Aviation boss who started at BOAC and went on to make Emirates one of the world's most successful airlines

Serving as a navigator in the RAF he fell and injured his knee, preventing him from pursuing a career as a footballer

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The Independent Online

Maurice Flanagan was Emirates Airline's founding chief executive who built the company into the world's largest international airline. A veteran British Airways executive, he led a 10-man team that started Emirates in 1985 with $10m and two rented planes. He retired in 2013 as executive vice chairman.

The airline Flanagan created became known for its opulent service and aggressive expansionism. It was the first carrier to offer first-class travellers private on-board mini-suites, with dining tables and "massage-enabled" leather chairs, and was an early adopter of the latest aircraft and seat-back entertainment screens. After ranking 24th among international airlines by passenger traffic in 2000, Emirates overtook Lufthansa as the world leader in 2009.

Flanagan, who Forbes Global described in 2002 as having "aviation fuel running through his veins", was often called to rebut charges by rivals that the company's success relied on government subsidies. "When we started in 1985, the rules were quite clear," he said. "The sheik said, 'Here's $10m, don't come back for more.' We get nothing special."

Contributing to Emirates' growth was its willingness to meet demand for service in troubled parts of the world. It continued to fly during the first Gulf War in 1991, when some other airlines suspended operations. Today it serves 140 destinations in 80 countries with a fleet of more than 230 aircraft.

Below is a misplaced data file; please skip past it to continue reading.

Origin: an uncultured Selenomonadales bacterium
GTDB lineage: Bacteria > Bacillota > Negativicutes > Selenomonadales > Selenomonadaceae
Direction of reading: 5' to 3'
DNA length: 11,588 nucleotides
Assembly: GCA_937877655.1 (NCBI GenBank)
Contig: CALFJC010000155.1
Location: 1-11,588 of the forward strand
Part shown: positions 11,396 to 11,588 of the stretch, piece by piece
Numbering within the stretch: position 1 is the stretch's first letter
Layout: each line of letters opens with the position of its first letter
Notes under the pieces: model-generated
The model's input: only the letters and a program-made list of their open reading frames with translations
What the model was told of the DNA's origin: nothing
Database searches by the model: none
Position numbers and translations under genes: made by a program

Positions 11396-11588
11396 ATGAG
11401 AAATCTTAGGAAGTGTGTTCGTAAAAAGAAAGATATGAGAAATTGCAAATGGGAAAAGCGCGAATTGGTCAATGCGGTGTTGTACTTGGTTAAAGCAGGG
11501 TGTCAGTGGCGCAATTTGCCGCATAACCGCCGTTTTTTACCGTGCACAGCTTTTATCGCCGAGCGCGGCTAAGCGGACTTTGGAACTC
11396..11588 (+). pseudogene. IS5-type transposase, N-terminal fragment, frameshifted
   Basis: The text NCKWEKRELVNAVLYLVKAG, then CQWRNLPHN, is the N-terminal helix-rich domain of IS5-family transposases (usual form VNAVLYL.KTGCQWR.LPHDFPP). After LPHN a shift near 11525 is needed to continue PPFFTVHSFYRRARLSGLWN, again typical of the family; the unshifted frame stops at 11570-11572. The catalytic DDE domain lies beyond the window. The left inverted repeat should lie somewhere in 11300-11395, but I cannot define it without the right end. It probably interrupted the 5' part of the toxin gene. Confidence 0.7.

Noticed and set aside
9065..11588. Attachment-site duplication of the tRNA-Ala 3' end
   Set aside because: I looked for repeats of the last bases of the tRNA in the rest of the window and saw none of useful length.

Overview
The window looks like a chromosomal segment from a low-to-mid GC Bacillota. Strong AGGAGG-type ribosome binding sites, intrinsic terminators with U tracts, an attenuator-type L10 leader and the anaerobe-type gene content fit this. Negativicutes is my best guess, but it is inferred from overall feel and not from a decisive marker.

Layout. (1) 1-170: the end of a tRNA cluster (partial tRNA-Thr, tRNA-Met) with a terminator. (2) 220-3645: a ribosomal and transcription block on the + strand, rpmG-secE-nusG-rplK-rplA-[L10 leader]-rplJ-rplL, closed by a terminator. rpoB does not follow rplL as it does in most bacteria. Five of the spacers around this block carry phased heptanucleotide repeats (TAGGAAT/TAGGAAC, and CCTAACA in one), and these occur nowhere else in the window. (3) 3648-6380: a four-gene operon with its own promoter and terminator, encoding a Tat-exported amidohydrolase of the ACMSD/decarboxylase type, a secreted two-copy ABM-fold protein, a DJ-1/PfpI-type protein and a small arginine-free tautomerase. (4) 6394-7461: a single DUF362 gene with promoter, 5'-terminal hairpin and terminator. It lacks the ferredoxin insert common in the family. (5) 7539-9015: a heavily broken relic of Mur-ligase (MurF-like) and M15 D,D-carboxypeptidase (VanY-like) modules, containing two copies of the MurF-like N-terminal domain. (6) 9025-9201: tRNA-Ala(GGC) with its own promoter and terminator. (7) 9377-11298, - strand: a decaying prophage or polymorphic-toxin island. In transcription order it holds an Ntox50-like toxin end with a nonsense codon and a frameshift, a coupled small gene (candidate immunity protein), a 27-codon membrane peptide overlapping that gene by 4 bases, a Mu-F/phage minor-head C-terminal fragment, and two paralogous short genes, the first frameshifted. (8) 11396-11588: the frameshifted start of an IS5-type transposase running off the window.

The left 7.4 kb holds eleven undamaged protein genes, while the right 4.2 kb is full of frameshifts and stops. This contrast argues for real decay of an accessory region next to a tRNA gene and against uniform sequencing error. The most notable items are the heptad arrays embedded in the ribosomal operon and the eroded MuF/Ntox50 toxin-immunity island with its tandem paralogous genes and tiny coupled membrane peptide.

Maurice Flanagan was born in 1928 in Leigh, Lancashire and graduated in English and French from Liverpool University. Serving as a navigator in the RAF he fell and injured his knee, preventing him from pursuing a career as a footballer. Instead he joined BOAC, predecessor to British Airways, in 1953 and worked in overseas postings. He became route planning manager in 1965. "There is something about the airline industry that really grabbed me," he recalled.

In 1978 he moved to Dubai to run dnata, the state travel services company. Speaking last February, he recalled that at the time the city lacked highways and skyscrapers – but, he said, "Even then you could taste the dynamism in the air." The fledgling airline's first destinations were Karachi and Mumbai. Describing the carrier's growth, Flanagan pointed to the location of its Dubai base. The emirate is "perfectly located to be the global hub of this century," he said.

Jovial in interviews, Flanagan professed to being the "oldest and deafest" of his airline-executive peers. During his RAF service, he said, wearing hearing protectors marked one out as a "sissy". At Emirates, he redirected his interest in football to make the airline a sponsor of Arsenal FC. In 2004, the company agreed to pay £100m for the naming rights of the club's new stadium and putting the Emirates logo on shirts until 2021.

Maurice Flanagan, aviation executive: born Leigh, Lancashire 17 November 1928; CBE 2000, KBE 2010; married 1955 Audrey Bolton (two daughters, one son); died 7 May 2015.

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